Considering a loosely consolidated reservoir, sand production can be easily induced by erosion failure around the near wellbore region. A model can be developed by considering erosion failure mechanism as the primary mechanism causing sand production under some simplifying assumptions:
(1) Darcy’s law validly describes the fluid flow.
(2) Cavity is cylindrical and sand production will cause it to grow until equilibrium is attained.
(3) Sand particles are spherical and uniform.
(4) Particles are uniformly submerged in the moving fluid
(5) Fluid is Newtonian
(6) Particles produced from the formation settle down to the bottom.
Using the approach by Isehunwa and Olanrewaju (2010) for vertical oil wells and resolving the forces on a sand particle, we have: 
Equation 4 was applied to 3 gas condensate wells in Field X in the Niger Delta and one gas well from Sawan Field, Pakistan. Production from Field X started in 1957 and peaked at 11MSTB/d in March 1974. The cumulative production as at 1.1995 was 52 MMstb oil, 308 Tscf gas (168 MMMscf non associated gas) and 20 MMbbl water. Table 1 shows the input parameters used.
The Sawan Field on the other hand is located in the Thar Desert Southeast of Pakistan. The sand is about 70 m thick and classed as sublith-arenites to lithic arenites, with a high content of partially altered basic volcanic fragments and pore-lining of pore filling iron chlorite cement. The reservoir sands are overlain by transgressive, siderite cemented, shaly silt to very fined grained chamosite sandstones. Initial reservoir pressure was 5389 psi, while temperature is 352°F. Gas gravity is estimated as 0.642 and water density at 56.44 lb/ft3. Sawan-3 was drilled between May and November, 2001 (McPhee and Enzendorfer, 2004).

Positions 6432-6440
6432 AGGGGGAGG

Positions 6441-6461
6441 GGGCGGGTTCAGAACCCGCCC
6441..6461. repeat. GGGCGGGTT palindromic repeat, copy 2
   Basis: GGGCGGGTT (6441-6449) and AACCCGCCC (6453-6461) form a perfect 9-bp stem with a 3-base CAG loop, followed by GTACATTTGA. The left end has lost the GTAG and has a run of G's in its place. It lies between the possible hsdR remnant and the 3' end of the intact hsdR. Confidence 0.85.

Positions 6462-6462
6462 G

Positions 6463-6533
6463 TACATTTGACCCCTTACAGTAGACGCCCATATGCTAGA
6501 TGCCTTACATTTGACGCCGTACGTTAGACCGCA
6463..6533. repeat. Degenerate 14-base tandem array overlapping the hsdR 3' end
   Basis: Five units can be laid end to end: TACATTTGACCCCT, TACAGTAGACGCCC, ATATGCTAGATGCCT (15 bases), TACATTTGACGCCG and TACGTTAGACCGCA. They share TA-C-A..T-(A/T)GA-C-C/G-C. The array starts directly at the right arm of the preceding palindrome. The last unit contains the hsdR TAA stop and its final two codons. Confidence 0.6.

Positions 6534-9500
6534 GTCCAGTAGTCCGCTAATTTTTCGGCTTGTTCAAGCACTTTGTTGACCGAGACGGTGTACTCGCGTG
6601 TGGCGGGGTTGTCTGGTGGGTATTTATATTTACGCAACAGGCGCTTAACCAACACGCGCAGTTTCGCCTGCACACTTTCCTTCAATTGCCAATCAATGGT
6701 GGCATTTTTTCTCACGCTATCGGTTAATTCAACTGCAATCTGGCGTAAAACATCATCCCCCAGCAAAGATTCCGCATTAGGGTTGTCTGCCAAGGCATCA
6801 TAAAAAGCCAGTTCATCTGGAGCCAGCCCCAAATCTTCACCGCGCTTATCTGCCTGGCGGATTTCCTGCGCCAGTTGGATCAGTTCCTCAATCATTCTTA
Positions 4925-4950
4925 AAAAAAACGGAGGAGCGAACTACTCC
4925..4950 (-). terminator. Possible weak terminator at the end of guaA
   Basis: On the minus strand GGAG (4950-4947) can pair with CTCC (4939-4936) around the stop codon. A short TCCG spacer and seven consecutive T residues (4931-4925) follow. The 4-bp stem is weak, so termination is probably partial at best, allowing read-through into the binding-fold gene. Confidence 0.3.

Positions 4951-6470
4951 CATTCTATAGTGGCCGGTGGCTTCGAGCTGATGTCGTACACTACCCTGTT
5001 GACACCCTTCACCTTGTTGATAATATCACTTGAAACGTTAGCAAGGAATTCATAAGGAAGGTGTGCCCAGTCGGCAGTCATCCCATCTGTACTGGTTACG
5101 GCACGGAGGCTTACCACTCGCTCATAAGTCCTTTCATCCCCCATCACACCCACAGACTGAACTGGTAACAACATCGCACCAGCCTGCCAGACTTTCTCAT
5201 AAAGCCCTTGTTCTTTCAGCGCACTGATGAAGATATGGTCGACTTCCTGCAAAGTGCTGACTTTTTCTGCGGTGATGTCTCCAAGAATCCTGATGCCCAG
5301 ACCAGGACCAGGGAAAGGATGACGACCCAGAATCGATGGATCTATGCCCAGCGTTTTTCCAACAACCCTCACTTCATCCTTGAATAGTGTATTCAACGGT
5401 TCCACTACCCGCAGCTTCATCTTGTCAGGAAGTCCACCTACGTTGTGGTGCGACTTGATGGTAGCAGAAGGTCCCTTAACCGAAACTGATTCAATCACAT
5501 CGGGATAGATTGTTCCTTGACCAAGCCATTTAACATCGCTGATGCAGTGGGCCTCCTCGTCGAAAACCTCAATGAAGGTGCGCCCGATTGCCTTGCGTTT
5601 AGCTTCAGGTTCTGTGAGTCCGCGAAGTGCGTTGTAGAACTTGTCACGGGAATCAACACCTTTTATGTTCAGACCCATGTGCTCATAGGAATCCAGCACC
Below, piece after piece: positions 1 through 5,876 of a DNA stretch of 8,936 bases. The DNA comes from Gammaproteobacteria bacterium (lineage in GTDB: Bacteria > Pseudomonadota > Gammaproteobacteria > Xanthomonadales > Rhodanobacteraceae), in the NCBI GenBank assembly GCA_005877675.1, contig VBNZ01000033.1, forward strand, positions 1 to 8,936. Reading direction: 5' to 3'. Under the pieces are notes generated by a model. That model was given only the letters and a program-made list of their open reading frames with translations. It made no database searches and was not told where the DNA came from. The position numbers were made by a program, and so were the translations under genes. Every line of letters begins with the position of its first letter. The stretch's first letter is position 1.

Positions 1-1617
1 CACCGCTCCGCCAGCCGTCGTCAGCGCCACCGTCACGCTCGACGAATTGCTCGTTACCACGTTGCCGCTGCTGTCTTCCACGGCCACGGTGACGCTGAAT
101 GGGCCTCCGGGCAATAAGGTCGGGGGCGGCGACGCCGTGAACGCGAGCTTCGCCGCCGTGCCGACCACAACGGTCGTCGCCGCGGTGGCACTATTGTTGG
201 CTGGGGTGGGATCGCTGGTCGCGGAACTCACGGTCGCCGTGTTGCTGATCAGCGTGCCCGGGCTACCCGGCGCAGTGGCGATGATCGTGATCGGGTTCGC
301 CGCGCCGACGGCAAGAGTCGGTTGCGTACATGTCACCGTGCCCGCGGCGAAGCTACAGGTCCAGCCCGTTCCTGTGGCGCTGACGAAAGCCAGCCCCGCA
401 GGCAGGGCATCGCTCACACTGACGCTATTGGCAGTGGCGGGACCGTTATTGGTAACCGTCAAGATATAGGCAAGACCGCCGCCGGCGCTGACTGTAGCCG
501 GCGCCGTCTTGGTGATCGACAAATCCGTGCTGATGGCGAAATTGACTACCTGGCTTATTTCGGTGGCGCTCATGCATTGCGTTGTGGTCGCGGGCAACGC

Equation 1 is a simple analytical model which can be combined with Equations 2 and 3 to predict sand production is gas or gas condensate wells. It is similar to the model developed for sanding in oil wells by Isehunwa and Olanrewaju (2010) and it shows the effect of flow rate, gas viscosity, grain size, grain density and cavity height on sand production.
To obtain the radius of cavity and volume of sand produced, it is necessary to calculate the molecular weight of the condensate and estimate the gas equivalence of the condensate using Equations 6 and 7. The magnitude of sanding and volume should normally be an issue of concern. It is obvious from the results obtained that the flow rate has a large effect on the volume of sand produced when there is an erosion sand mechanism. This is due to the fact that high flow rate increases the velocity which in turn increases the volume of sand produced.